Last night on Twitter was LIT. Meek Mill was throwing all kinds of shots at all kinds of folks for one reason or another. Some people think it’s because Drake didn’t Tweet out Meek’s album. Then Meek countered that he didn’t tweet it out because Meek and company found out he didn’t write his verse on “R.I.C.O.”
There are several ideas at play here. First, does it even matter if Drake wrote that verse on “R.I.C.O.” or if he has ghost writers in general? Second, is Meek telling the truth in making it seem like whole songs are not written by the Toronto emcee? Third, will Hip Hop ever get over its obsession with people writing their own lyrics? Regardless we’ll try to nail down the first question at play here.
So, Does It Matter If Drake Writes His Own Lyrics Or Not?
Andre: Last night on Twitter played out like some kind of Greek tragedy. Meek, the outspoken Philly emcee and rapper vying for the title of “realest motherfucker alive” may or may not have gotten in his feelings over Drake not tweeting out and promoting his album Dreams Worth More Than Money. Like it or not, artists know what’s being spoken about them on the micro level now, and it seemed Meek was peeved that whispers about how he did 218K in the first week were overshadowing the best work of his career. Cut to Twitter, where a series of Tweets lit up the rap-o-sphere as he blurted out these strong words, “Stop comparing drake to me too…. He don’t write his own raps! That’s why he ain’t tweet my album because we found out!” A, yo! Now, anyone who checks credits knows that not all the words spit by their favorite emcee are their own. We also know that no other genre has to deal with Hip Hop’s unspoken manifesto of first person narratives written by the one who lived them. Not Pop or R&B. And certainly not Rock (in all its iterations). So what’s so special about Hip Hop? Why does it matter?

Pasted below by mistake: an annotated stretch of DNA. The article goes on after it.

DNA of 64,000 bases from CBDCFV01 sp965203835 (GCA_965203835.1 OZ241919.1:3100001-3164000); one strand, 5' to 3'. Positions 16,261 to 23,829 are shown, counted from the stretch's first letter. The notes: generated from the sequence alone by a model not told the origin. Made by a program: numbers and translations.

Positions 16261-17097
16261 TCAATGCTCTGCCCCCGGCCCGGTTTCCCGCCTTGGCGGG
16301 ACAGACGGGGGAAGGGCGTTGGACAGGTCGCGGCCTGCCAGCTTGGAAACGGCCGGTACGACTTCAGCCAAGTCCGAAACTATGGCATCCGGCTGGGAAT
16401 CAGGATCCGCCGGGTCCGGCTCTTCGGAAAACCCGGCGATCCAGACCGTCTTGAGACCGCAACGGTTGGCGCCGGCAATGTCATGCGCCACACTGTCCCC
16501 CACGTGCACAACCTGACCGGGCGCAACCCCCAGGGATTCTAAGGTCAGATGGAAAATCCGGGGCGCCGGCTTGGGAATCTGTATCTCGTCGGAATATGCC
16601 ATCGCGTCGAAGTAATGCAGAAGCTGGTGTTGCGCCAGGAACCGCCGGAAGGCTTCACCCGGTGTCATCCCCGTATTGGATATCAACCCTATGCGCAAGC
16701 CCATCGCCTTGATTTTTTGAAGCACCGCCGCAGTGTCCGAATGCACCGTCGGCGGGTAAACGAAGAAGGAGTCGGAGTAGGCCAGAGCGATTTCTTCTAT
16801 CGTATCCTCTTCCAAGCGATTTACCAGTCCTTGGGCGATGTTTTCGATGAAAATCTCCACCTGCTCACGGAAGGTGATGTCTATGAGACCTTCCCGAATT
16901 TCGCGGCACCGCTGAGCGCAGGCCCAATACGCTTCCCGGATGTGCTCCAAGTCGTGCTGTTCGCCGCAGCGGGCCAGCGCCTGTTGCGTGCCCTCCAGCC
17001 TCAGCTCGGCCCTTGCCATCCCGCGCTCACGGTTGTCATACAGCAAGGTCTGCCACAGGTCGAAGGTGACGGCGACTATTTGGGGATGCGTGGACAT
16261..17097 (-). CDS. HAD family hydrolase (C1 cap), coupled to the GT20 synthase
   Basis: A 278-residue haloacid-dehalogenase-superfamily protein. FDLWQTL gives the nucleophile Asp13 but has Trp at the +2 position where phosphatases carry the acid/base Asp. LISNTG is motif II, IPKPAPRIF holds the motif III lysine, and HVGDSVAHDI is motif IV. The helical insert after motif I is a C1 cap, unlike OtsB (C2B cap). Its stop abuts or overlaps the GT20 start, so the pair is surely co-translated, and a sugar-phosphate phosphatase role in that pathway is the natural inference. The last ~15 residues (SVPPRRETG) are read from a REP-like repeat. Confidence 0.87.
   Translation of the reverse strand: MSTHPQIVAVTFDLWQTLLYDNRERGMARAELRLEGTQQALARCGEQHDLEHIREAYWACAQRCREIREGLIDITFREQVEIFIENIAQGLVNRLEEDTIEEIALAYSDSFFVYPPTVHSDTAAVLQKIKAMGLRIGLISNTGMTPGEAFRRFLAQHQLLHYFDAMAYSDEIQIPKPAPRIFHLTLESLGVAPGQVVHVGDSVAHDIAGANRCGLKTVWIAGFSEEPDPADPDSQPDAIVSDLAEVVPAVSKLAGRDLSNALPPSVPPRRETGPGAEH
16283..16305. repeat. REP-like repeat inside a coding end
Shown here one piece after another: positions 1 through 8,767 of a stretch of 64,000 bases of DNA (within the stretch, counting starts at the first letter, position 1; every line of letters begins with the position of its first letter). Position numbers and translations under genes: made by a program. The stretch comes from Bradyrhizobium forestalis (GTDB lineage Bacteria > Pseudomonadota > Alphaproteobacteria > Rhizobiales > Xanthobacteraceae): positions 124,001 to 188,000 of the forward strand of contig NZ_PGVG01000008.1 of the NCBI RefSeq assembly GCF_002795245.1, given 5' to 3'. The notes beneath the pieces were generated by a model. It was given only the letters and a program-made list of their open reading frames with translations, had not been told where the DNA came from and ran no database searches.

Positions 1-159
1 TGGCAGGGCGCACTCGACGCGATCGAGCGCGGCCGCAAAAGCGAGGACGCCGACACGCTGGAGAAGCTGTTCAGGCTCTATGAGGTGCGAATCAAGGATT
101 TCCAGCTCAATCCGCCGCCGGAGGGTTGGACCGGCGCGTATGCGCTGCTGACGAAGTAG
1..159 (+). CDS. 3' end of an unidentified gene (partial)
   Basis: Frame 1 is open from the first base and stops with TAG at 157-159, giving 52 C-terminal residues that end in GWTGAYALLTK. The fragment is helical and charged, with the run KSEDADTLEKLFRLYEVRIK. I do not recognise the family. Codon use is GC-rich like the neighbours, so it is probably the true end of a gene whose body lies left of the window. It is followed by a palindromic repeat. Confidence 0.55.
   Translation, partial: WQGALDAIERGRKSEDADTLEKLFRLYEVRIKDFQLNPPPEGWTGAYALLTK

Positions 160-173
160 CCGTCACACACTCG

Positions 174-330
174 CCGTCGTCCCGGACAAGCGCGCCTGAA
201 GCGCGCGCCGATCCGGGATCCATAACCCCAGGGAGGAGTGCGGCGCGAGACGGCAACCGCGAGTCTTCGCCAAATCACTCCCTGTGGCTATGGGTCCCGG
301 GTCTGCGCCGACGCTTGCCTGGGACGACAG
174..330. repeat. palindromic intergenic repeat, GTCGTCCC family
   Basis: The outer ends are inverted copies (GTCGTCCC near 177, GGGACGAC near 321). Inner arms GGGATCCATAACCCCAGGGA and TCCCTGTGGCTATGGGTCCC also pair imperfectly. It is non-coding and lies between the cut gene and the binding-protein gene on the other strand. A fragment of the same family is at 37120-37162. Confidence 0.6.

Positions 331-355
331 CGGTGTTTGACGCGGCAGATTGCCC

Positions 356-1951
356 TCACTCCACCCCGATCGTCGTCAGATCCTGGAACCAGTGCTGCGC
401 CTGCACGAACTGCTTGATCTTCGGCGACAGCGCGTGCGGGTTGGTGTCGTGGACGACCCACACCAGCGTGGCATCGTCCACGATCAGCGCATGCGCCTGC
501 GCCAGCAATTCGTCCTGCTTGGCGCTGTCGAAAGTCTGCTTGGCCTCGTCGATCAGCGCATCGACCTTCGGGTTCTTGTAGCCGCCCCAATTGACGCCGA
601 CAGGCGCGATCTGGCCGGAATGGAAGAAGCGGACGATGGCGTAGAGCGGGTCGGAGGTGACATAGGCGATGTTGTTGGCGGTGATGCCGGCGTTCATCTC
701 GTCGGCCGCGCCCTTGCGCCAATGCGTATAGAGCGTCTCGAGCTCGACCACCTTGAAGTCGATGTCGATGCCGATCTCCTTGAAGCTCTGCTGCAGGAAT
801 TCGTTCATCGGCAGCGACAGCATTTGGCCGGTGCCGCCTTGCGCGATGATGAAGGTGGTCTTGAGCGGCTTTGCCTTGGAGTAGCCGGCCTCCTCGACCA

Hip Hop is many many things. It’s part journalism in the way that it speaks truth to power. It’s part dance music and it’s part activism. Of course, it’s all entertainment and some of it is actual art. Better still, depending on the skill level of the artist, some songs are all of these things at the same time. It is an extraordinary creation. And, so, we put it on a pedestal in a way we don’t for other form of music. Its instrumentation and appropriation (sampling either of voice or music) is a distinct aspect of its DNA. And those ribosomes carry the legacy of an art form that took music back to the drum, which had been so long excluded as base and savage. So, with that in mind, writing your own lyrics is a tightly held mythology surrounding the form, whether or not it is actually practiced by the people who create the music we love. So my answer is two-fold. Yes, it does matter if Drake is writing his own lyrics because authorship is an important part of Hip Hop. A part of Hip Hop that I would like to see retain its level of exclusivity. And, no, it does not matter as much as we think it does. There are parts of Hip Hop, and all of them reference something. The production is in reference to something, and the flows, melodies and tacardian virile performances are in reference to something as well. In that way, being an author matters. But being a showman also matters. The voice matters, as well, and performing matters. Being a creator matters. But it’s not a ghostwriter when that person is credited for their work. And if it’s not a secret (have you seen Kanye West’s writing credits on albums?) then you can’t call it a ghostwrite. Perhaps it’s time for Hip Hop to let go of the mythology of the sole author, but not just yet. Lines like Kendrick Lamar’s on “King Kunta” are much too fun. But one thing’s for sure, Drake certainly does have “a lot of enemies.”